Central bank head opens Allianz Asia hub with call for Singapore to deepen its underwriting expertise

A large regional office in Singapore’s Marina Bay financial district will soon be the new home for 11 Allianz entities. The Allianz Asia hub occupies almost 80,000sq ft of office space spread over three floors of Asia Square Tower 2. It will accommodate more than 500 employees.

Allianz divisions that will be moving to the hub in November include Global Assistance, Global Corporate and Specialty, Global Reinsurance, Global Investors, Capital Partners, Real Estate, Managed Operations and Services, and Global Automotive Business.

The member of the Allianz SE board of management responsible for insurance growth markets, Manuel Bauer, said it was beneficial to the company to be based in one of Asia’s most vibrant and robust economies. “Singapore’s financial district gives us the advantage of being in the centre of Asia’s financial hub and international business centre,” he said.

Speaking at the hub’s unveiling ceremony yesterday (pictured), the managing director of the Monetary Authority of Singapore (MAS) Ravi Menon said that Asia Square was “shaping up to be Singapore’s own version of London’s Leadenhall Street, where many prominent insurers and brokers are located”.

“Such physical co-location will help to promote greater exchange of ideas and collaboration, and create an insurance marketplace that is committed to deliver customised and innovative solutions,” he said.

The head of Singapore’s central bank went on to compare the development of Allianz as a company to that of Singapore’s specialist insurance market. “Just 10 years ago, the insurance industry in Singapore was focused on writing pure domestic risks,” he said. “Singapore has now developed the capacity and expertise to underwrite large and complex risks across Asia.”

Menon predicted that a growing middle class and rising affluence would underpin a steady increase in insurance penetration rates in Asia. “Over the next decade, insurance business in Asia is projected to grow at about 8% per annum,” he said. “By 2020, Asia is likely to account for almost 40% of the global market.” He added that continued industrialisation, growing trade activities, and infrastructure development would mean greater demand for insurance solutions to mitigate a variety of risks.

“It is vital that insurers seeking to expand in Asia have a deep understanding of Asia’s risk landscape,” he said. “Aggregate exposures have grown steadily in Asia, due to rapid urbanisation and economic growth over the last two decades. Asia’s strong record of development means that we have more to lose from unforeseen calamities.”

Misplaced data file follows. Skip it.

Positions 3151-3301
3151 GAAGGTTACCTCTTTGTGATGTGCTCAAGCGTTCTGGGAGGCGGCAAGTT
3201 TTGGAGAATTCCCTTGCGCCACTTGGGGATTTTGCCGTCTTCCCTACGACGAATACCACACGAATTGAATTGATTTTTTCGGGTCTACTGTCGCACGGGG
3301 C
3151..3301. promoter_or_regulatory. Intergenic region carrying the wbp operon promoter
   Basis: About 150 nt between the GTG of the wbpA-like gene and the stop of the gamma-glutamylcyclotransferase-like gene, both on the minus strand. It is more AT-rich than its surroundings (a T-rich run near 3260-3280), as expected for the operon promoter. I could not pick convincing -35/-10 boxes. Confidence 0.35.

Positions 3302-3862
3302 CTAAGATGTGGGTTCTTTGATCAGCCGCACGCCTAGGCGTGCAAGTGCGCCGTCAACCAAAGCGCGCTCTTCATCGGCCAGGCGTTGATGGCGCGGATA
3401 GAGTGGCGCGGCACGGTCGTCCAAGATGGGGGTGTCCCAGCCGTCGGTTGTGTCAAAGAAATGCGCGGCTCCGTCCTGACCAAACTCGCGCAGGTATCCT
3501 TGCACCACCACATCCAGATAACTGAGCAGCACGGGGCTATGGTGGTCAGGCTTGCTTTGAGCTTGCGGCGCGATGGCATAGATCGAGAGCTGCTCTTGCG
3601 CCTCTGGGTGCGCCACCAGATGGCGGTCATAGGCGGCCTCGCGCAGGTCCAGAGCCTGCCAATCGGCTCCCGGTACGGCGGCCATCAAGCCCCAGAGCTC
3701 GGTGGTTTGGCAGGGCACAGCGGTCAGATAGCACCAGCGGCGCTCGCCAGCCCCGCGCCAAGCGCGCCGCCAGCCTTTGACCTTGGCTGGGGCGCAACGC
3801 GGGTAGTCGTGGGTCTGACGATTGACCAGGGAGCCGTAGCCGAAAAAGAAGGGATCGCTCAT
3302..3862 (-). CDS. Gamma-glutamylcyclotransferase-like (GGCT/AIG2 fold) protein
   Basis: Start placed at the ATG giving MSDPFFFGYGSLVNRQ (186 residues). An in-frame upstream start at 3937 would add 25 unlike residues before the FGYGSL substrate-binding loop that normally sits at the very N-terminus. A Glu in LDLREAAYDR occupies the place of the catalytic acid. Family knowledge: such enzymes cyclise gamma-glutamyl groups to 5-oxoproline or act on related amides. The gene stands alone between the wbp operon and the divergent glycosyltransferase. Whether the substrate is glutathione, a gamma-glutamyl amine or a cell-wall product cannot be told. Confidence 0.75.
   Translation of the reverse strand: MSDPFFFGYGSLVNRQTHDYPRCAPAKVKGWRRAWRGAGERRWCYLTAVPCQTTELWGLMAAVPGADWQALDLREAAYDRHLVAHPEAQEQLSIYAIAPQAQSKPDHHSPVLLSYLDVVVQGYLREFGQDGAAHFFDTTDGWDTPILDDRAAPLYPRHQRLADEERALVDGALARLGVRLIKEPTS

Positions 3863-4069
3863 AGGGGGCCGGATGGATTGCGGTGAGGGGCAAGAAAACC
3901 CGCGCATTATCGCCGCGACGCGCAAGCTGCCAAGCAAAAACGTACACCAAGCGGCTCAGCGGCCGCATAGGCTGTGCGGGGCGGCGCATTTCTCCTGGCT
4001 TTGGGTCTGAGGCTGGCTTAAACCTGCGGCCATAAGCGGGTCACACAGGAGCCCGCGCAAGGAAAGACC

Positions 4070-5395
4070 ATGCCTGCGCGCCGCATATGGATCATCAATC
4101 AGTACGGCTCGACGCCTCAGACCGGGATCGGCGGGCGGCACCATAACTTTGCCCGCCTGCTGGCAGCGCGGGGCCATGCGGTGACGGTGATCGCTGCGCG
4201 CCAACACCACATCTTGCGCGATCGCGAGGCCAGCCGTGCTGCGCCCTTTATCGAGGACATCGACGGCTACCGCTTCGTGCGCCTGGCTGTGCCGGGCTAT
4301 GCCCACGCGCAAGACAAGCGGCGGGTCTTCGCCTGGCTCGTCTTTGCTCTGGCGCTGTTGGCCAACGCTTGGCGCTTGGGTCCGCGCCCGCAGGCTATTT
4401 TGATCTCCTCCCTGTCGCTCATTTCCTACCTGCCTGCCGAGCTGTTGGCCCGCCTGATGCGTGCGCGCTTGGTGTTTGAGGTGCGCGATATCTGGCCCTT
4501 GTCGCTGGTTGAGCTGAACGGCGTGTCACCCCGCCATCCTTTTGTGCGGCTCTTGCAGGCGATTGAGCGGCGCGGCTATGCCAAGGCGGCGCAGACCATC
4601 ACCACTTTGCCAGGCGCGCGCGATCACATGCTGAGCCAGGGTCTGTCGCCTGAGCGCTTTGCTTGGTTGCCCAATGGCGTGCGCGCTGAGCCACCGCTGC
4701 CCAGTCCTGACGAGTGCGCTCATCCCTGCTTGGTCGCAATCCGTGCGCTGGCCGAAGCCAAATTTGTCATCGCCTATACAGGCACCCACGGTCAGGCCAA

Menon, who was the permanent secretary at the Ministry of Trade and Industry and deputy secretary at the Ministry of Finance before being appointed managing director of MAS in 2011, added that events such as the Tohoku earthquake and tsunami, Thai floods and New Zealand earthquake acted as reminders to the industry to constantly stay ahead of the risk management curve.

Menon said that Singapore must deepen its underwriting expertise in reinsurance and specialty insurance with an Asian focus. He said that the global insurance industry continued to face pressure from weak economic growth, soft pricing and persistently low investment yields.

“Insurers can no longer rely on investment income or rate increases alone to compensate for weak underwriting,” he said. “Likewise, even as Singapore’s insurance industry diversifies the span of its activities to include capital markets, it must continue to stay focused on core competencies in underwriting insurance risks. High underwriting standards are critical for sustainable growth.”

In seeking to strengthen its value proposition as a specialist insurance market with an appreciation of Asia’s risks, Singapore’s insurance industry must invest in Asia-focused data, research and analytics, Menon advised. “Singapore has achieved a good head-start in a number of areas, such as SMU’s Centre for Silver Security for longevity risk and NTU’s Institute for Catastrophe Risk Management for catastrophic risks,” he said. He added that Singapore’s insurance market should continue to be underpinned by a strong partnership between industry, academia and government. “Research, talent development and market infrastructure are areas where active collaboration is a critical success factor,” he said.